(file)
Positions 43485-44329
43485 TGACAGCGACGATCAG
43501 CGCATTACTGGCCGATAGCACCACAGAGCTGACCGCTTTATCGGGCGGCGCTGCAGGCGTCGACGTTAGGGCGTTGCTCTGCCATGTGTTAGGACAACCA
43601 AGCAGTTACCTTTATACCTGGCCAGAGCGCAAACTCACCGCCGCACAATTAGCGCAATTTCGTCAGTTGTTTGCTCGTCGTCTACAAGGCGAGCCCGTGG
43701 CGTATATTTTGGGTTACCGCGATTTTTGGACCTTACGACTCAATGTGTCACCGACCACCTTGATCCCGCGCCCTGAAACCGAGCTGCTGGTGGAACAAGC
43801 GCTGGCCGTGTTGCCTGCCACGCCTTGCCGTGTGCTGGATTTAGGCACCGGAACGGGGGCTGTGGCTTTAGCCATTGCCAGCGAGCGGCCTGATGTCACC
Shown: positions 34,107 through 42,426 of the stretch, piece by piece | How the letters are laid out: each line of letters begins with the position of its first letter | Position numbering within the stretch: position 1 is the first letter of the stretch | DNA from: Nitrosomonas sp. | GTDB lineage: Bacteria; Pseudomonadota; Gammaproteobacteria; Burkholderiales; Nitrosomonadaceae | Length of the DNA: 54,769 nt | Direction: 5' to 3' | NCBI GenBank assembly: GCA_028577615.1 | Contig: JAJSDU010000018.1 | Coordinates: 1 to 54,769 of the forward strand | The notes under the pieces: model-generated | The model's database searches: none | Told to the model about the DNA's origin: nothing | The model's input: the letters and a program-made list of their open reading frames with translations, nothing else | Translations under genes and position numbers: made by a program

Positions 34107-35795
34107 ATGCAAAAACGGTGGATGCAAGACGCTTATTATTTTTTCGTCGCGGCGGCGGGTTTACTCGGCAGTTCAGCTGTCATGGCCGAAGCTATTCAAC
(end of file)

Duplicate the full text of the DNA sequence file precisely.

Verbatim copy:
Positions 43485-44329
43485 TGACAGCGACGATCAG
43501 CGCATTACTGGCCGATAGCACCACAGAGCTGACCGCTTTATCGGGCGGCGCTGCAGGCGTCGACGTTAGGGCGTTGCTCTGCCATGTGTTAGGACAACCA
43601 AGCAGTTACCTTTATACCTGGCCAGAGCGCAAACTCACCGCCGCACAATTAGCGCAATTTCGTCAGTTGTTTGCTCGTCGTCTACAAGGCGAGCCCGTGG
43701 CGTATATTTTGGGTTACCGCGATTTTTGGACCTTACGACTCAATGTGTCACCGACCACCTTGATCCCGCGCCCTGAAACCGAGCTGCTGGTGGAACAAGC
43801 GCTGGCCGTGTTGCCTGCCACGCCTTGCCGTGTGCTGGATTTAGGCACCGGAACGGGGGCTGTGGCTTTAGCCATTGCCAGCGAGCGGCCTGATGTCACC
Shown: positions 34,107 through 42,426 of the stretch, piece by piece | How the letters are laid out: each line of letters begins with the position of its first letter | Position numbering within the stretch: position 1 is the first letter of the stretch | DNA from: Nitrosomonas sp. | GTDB lineage: Bacteria; Pseudomonadota; Gammaproteobacteria; Burkholderiales; Nitrosomonadaceae | Length of the DNA: 54,769 nt | Direction: 5' to 3' | NCBI GenBank assembly: GCA_028577615.1 | Contig: JAJSDU010000018.1 | Coordinates: 1 to 54,769 of the forward strand | The notes under the pieces: model-generated | The model's database searches: none | Told to the model about the DNA's origin: nothing | The model's input: the letters and a program-made list of their open reading frames with translations, nothing else | Translations under genes and position numbers: made by a program

Positions 34107-35795
34107 ATGCAAAAACGGTGGATGCAAGACGCTTATTATTTTTTCGTCGCGGCGGCGGGTTTACTCGGCAGTTCAGCTGTCATGGCCGAAGCTATTCAAC